Scientific progress is a tricky thing. Despite what you might think, the direction of science is not always forwards – sometimes as a species we can unlearn things which then take us hundreds of years to re-discover. Sometimes this is simply from ideas not being publicised enough and it slips through the cracks. But more often, it’s from someone disagreeing with the outcome and wilfully deciding to ignore or deflect it.
Now there are different scales to this. On the one hand, you can have those holding international positions say that CO₂ isn’t a greenhouse gas – which personally, I think is akin to looking at a bear covered in blood and surrounded by shredded tents and saying “the campers probably just tripped and got horribly mutilated on their own”. But on the smaller scale, there are actually cases where lots of scientists set back science and possibly don’t even realise they are doing it.
In science, results can do three things. They can teach you something, they can teach you nothing (rare) and they can mislead you.
Results that teach you something don’t have to be good results. Even failed experiments can teach you plenty – even if that is how NOT to do something. Results that teach you nothing are often results that are repeats of experiments now 10’s of years old that you might be doing as due diligence.
Results that mislead you are results that are actually lies. Experiments don’t lie, researchers lie when they don’t like the experiment and ‘correct’ or crop the data.
It can start off fairly simple. As I explained (in my previous hamster-based article on data manipulation) even minor ‘fudging’ of data points can seem like the right thing at the time but can obscure deeper information you might currently be missing. This can take the form of everything from deleting or repeating outliers without taking the time to think about why they are there, to removing a dataset because the other 2 don’t agree with it, or the wholesale invention of a data set because you didn’t have time to run a repeat.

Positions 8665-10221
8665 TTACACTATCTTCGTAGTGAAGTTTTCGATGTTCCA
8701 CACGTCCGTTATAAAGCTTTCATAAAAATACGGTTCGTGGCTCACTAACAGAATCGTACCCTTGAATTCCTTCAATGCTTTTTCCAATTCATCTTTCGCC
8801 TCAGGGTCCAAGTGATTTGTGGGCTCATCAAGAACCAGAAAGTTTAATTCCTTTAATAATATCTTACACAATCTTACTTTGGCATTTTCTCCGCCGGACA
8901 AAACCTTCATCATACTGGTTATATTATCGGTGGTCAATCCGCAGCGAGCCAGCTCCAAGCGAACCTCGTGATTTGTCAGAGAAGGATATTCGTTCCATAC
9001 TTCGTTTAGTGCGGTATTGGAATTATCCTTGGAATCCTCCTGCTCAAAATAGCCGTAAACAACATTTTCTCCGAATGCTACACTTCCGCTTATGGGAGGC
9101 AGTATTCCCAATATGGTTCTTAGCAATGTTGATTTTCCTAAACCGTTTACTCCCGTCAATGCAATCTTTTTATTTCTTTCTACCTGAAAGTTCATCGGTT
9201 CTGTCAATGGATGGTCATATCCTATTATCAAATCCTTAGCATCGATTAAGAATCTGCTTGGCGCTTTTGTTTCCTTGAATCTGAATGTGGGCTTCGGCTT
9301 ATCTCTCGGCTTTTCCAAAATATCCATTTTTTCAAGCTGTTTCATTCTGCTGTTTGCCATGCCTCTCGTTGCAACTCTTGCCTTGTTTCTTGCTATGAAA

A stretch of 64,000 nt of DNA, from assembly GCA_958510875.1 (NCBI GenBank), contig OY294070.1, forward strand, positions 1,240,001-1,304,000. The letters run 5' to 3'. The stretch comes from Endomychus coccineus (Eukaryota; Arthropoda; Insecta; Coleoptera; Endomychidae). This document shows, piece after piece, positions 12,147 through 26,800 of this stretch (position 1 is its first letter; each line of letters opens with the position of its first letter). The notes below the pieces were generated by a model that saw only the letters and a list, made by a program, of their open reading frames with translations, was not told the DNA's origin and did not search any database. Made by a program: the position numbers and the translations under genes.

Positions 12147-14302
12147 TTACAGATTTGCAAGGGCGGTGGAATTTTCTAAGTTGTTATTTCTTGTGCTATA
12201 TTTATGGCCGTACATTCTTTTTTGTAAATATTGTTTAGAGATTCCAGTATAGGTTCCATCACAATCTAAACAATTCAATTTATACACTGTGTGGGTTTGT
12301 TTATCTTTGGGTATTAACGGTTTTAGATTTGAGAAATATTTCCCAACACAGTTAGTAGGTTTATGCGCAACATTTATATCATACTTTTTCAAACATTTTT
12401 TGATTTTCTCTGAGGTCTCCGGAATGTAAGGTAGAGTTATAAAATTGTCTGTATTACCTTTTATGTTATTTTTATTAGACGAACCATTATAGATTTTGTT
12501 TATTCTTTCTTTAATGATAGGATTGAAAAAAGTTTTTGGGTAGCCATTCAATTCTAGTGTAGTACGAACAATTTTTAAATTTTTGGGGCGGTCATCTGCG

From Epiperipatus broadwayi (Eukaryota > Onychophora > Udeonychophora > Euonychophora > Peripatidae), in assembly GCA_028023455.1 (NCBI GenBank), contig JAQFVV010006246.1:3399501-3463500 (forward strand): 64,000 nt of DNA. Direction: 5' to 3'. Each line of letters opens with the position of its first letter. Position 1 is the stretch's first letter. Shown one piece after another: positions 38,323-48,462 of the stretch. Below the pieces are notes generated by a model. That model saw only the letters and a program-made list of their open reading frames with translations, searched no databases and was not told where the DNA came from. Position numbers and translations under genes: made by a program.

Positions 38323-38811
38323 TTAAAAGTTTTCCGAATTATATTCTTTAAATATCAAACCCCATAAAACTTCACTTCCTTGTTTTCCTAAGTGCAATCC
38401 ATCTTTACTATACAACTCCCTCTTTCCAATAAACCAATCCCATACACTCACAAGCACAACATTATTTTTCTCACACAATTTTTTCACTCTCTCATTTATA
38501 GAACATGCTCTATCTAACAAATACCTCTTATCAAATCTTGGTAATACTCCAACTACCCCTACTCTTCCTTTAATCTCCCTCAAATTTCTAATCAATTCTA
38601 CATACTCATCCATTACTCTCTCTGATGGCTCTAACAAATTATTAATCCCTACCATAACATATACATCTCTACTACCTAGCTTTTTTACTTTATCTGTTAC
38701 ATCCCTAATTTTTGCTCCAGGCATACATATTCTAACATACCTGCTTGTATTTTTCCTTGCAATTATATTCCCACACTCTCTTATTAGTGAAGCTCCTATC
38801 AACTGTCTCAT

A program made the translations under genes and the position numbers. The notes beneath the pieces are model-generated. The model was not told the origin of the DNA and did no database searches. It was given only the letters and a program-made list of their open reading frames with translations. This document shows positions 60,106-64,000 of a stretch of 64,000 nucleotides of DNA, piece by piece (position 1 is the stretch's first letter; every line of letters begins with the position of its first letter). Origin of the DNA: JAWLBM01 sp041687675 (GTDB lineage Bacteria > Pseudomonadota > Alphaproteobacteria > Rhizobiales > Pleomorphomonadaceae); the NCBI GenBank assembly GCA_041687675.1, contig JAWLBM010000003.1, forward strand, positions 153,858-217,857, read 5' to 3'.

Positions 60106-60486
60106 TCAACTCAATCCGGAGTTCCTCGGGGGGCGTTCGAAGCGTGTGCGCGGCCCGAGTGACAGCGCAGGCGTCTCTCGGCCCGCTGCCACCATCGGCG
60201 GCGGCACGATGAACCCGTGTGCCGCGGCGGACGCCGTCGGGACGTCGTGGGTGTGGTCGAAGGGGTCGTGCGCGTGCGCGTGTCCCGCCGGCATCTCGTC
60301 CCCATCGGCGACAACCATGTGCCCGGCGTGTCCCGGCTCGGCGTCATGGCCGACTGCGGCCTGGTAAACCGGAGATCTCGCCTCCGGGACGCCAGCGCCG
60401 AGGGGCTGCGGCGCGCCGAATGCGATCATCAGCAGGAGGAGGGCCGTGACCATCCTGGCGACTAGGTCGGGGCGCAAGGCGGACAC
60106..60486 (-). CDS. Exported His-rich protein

Whatever the reason, what is happening now is instead of showing actual data doing actual data things (like be weird and unreliable), you are showing false, made up data.
Obviously this is a bad thing to do. I don’t hear many people argue why it’s okay to ‘fix’ data (although I have had a few people try and argue it, at length). But I do often hear people say that it’s a known problem and just a background state of people not helping science progress. Which I very strongly disagree with – massaging data doesn’t leave scientific progress stationary, it actively sends it backwards.
Every experiment that is misrepresented and then published, is data that no one can repeat without crafting their data manually. It’s data that doesn’t say “We don’t know” it’s data that says “We do know and the answer is blue” while describing the optical properties of a red pot of paint. Future researchers with data saying it’s “Red” are no longer started at the position of “We don’t know” they are now starting at “you’re wrong it’s not blue” which is that much harder a place to argue from.
As a researcher I want to make progress. Not every experiment I do progresses either scientific knowledge at large or even my scientific knowledge all that much. But I can say that my experiments don’t actively make scientific progress go backwards. To me, the other way is like being a lifeguard who is not only bad at saving people but actively drowns the occasional slow swimmer just to make sure it looks like he’s doing something…
Joaquin Barroso · 5 April 2017 at 20:15
Spot on as usual! Yet, I would point two categories of misleading data: there is misleading data due to bias whether from statistics or from interpretation, in which case the conclusions are mislead through no necessary fault of the data; the second category is the manipulated data which you talk about, that is just plain wrong.